An AUT-backed radio telescope is being officially launched in Warkworth this afternoon as part of a trans-Tasman bid to take a leading position in international geophysics research.
The project, led by professor Sergei Gulyaev, is a protoype for a much bigger bid by Australia and New Zealand to host the internationally-funded Square Kilometer Array (SKA) telescope (article here, podcast interview with Gulyaev here).
AUT announced last year it was investing half a million dollars on the prototype to boost New Zealand's chances of co-hosting the SKA. It needed a further $3 million in funding to install and maintain the dish.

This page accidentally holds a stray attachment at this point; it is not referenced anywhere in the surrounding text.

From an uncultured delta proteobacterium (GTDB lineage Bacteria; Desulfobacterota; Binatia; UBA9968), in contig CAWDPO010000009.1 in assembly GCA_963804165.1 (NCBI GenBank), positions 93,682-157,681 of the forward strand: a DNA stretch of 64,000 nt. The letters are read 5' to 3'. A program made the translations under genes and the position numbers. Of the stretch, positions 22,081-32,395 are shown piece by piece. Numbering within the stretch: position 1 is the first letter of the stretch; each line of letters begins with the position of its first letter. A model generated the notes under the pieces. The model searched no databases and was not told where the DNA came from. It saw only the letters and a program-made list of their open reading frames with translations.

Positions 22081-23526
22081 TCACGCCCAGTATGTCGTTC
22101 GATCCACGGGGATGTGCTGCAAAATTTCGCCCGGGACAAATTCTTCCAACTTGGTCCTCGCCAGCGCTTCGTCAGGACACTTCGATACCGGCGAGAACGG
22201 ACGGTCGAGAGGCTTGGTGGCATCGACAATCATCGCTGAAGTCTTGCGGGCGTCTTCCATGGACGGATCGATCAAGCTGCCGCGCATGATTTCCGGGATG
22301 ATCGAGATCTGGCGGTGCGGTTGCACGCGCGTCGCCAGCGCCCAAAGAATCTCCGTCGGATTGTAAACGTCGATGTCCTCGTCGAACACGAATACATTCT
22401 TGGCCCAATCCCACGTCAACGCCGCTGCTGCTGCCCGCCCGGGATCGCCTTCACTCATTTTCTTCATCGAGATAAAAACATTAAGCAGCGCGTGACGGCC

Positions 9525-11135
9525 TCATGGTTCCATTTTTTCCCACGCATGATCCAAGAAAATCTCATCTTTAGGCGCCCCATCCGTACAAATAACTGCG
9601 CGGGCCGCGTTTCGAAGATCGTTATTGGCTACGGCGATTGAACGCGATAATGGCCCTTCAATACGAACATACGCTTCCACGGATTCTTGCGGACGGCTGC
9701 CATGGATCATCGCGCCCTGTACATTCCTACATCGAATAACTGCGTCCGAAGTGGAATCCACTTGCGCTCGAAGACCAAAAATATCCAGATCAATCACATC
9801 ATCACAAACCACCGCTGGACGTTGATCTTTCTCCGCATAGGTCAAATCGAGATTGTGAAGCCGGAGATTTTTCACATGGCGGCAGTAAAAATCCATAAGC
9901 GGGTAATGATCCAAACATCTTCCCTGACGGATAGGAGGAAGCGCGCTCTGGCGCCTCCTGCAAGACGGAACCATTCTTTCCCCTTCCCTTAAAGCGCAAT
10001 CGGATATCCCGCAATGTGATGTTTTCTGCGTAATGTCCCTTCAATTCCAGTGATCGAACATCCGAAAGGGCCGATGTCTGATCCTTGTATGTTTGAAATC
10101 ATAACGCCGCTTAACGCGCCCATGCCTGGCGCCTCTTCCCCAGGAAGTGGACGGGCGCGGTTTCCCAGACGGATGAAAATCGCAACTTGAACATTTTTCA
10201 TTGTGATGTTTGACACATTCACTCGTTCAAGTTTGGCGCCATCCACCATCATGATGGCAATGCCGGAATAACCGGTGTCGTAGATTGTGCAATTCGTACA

The 12 metre antenna launched today will enable AUT's Centre for Radio Physics and Space Research to collect massive amounts of data from space as part of the $2.5 billion SKA project, which will create the world's largest radio telescope.
Supercomputers will then be used to analyse the data.
The dish was built by US satellite communications company Patriot Antenna Systems.
The SKA will be used to research the origin and evolution of the Universe.